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|I think you've explained just the ticket for Mr. Woodhouse
Written by jeffrey
(3/16/2011 8:37 a.m.)
in consequence of the missive, In defense of Mr. Woodhouse, ..., penned by gianni
Clearly, Mr. Woodhouse is "old school" gentry and has probably been waited on hand and foot his entire life by his own late parents, his servants, his late wife, then "poor" Miss Taylor, then Emma, then the John Knightleys, then Mr. Knightley, THEN his most patient and accommodading Highbury friends.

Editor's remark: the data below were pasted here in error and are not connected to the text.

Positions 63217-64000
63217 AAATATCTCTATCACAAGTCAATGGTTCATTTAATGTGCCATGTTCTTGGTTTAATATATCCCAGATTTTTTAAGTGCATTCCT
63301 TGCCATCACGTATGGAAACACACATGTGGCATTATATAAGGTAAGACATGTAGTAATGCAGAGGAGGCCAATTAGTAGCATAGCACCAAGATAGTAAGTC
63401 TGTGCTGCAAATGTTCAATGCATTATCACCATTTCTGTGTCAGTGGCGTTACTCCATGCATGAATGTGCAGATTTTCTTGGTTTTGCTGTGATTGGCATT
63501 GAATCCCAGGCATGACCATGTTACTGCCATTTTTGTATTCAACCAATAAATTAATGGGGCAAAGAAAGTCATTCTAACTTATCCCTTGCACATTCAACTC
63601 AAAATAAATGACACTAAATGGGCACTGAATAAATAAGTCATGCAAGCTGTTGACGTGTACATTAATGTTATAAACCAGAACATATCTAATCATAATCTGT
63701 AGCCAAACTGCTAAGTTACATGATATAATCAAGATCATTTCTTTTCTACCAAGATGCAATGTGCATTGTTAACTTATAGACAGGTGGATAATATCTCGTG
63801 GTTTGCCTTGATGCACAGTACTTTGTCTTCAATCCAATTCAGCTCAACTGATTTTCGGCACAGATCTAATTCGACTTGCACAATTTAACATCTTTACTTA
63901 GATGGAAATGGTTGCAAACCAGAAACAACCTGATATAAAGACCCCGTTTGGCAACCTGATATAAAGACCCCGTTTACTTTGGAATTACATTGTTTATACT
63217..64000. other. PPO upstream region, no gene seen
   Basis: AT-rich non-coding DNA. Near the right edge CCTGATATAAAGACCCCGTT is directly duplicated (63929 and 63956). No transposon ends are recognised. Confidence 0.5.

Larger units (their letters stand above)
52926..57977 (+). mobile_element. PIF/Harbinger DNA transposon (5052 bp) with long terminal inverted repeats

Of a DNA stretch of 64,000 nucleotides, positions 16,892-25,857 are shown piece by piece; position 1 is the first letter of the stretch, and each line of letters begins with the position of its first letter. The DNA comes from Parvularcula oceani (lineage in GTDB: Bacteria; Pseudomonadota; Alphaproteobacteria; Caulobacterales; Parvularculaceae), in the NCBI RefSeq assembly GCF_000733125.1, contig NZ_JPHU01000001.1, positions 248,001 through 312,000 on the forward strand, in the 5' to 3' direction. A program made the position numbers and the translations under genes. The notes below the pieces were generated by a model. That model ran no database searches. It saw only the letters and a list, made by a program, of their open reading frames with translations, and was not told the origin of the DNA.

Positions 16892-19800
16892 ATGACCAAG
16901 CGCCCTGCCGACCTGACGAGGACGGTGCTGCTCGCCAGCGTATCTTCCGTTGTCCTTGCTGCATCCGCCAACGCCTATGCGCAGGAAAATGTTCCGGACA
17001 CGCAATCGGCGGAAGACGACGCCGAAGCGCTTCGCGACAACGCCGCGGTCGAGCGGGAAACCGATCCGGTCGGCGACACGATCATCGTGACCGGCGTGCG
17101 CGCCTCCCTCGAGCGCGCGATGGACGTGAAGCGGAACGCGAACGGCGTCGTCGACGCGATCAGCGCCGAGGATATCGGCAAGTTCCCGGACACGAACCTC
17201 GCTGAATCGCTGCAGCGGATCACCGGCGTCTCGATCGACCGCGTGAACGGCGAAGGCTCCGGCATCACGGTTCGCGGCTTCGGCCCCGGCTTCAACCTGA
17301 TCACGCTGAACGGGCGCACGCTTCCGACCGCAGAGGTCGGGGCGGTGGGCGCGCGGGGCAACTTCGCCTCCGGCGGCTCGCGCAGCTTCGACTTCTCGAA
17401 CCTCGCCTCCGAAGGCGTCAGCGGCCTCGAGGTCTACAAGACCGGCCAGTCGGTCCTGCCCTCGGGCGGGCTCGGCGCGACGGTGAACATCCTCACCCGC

Perhaps, Miss Austen wanted to portray the passing of the older traditional landed gentry with the rise of the industrial revolution generation just following him as typified by: Mr. John Knightley, Mr. Martin, the Coles, the Westons.
In projecting the novel out in my mind's eye, I can envision Highbury becoming less class conscious, more socially mobile, and more inclusive following Mr. Woodhouse's demise. He represents the last of the old guard.
As was the case with many of the titled landowners Mr. Woodhouse was probably indolent with a lack of physical activity all his life and this can be contrasted with the physical, and purposful industry of the Martins, Coles, and Knightleys.
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